9.27pm It’s civil servants like you who perpetuate this travesty. These people are suspended for long periods on full pay and then rewarded with a golden handshake and full pension. If what you say has any element of truth which I doubt, then these “superiors” would have to be dismissed, but then of course they would get the same treatment, secrecy and big payoff. This system is farcical and would not be countenanced in any civilized society. The auditor and her predecessors have flagged this secrecy issue as it contravenes international accounting practice, but true to form the civil service just ignores the audit comments in the local time honoured civil service tradition that there shall never be accountability in the Service. This is why in cases such as this we are still a Banana Republic.

    • Chris Johnson says:

      Keep up the good work Mrs Winspear. You and your department are a shinning beacon in the accounting darkness. Take no prisoners.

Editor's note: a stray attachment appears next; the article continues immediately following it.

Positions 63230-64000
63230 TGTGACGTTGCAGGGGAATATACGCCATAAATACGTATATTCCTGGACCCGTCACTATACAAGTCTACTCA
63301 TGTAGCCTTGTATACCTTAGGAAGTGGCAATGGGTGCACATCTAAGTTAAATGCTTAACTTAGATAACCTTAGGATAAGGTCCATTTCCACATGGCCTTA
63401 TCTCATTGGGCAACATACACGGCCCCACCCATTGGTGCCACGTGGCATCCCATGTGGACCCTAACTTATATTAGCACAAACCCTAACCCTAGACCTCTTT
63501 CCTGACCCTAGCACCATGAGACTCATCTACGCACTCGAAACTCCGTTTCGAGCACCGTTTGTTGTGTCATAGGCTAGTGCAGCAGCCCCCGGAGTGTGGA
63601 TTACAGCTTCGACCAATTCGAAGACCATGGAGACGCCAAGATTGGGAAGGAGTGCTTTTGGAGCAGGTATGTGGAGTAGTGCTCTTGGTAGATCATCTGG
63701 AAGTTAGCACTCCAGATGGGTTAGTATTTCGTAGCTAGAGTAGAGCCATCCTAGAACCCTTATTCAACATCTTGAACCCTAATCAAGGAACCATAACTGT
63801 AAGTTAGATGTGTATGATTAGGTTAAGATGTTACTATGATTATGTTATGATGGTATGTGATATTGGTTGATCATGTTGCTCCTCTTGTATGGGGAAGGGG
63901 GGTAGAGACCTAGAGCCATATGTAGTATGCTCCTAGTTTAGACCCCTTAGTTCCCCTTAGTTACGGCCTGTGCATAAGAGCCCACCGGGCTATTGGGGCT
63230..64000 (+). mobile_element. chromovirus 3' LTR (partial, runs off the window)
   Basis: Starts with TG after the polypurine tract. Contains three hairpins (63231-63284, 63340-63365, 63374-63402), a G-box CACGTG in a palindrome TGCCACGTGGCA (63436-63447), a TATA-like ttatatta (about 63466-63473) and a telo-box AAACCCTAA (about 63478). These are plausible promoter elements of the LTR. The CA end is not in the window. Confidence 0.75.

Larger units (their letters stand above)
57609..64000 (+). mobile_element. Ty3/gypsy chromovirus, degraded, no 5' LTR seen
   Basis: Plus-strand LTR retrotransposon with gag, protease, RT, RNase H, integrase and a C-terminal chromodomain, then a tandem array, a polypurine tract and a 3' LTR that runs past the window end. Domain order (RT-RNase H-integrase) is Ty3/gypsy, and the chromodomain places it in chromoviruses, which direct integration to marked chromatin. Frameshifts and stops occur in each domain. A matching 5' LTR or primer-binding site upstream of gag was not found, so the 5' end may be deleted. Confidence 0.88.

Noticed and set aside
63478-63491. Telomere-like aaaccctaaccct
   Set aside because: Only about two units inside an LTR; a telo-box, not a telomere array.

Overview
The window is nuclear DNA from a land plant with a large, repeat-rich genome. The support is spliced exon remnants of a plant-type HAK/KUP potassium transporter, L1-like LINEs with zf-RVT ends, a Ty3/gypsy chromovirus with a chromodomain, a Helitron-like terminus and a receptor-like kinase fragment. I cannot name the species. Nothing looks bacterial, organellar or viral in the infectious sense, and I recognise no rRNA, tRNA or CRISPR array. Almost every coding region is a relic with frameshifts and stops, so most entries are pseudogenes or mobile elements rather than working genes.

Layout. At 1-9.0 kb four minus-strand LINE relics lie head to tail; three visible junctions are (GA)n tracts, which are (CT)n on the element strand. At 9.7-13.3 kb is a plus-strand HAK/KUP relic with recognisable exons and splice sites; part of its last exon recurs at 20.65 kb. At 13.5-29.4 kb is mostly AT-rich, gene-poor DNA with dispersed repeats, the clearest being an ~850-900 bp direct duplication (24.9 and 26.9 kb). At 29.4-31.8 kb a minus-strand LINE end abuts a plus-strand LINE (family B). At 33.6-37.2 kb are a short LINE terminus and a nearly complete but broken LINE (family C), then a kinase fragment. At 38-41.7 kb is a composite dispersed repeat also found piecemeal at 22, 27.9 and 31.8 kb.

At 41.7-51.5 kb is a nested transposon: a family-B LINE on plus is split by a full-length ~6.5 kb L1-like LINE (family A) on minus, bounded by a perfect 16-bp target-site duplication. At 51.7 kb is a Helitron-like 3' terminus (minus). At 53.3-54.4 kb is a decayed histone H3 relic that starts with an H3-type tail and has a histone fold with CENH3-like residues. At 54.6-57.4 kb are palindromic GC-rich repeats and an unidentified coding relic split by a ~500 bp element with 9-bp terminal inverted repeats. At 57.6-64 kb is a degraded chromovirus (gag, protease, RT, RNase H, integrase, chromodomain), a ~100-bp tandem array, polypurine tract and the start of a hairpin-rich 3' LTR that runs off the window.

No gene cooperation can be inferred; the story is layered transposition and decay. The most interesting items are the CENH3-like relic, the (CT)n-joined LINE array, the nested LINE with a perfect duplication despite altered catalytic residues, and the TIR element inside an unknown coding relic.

Non Illegitimae Carborundum .

      • Anonymous says:

        The phrase (which is completely phony Latin) is non illegitimi carborundum. And one hopes Mrs Winspear is a shining beacon not a shinning beacon. Shum mishtake surely, Mr Johnson?

    • Anonymous says:

      “This has to stop”? No. It doesn’t have to stop. As long as there are thieves running the government it isn’t going to stop! Do you think the people in charge don’t know anything about this? Anyone who reads the newspaper knows about the thousands and thousands of dollars that are being given to friends and/or relatives of people in government! Why is this allowed to continue????? Anyone who reads the newspapers sees the thieves with government jobs get caught stealing or otherwise taking money wrongfully, AND IT GOES ON AND ON, Then, after being on the payroll for years, the thieves are eased into retirement with full benefits!. We don’t need that kind of leadership!

    • Anonymous says: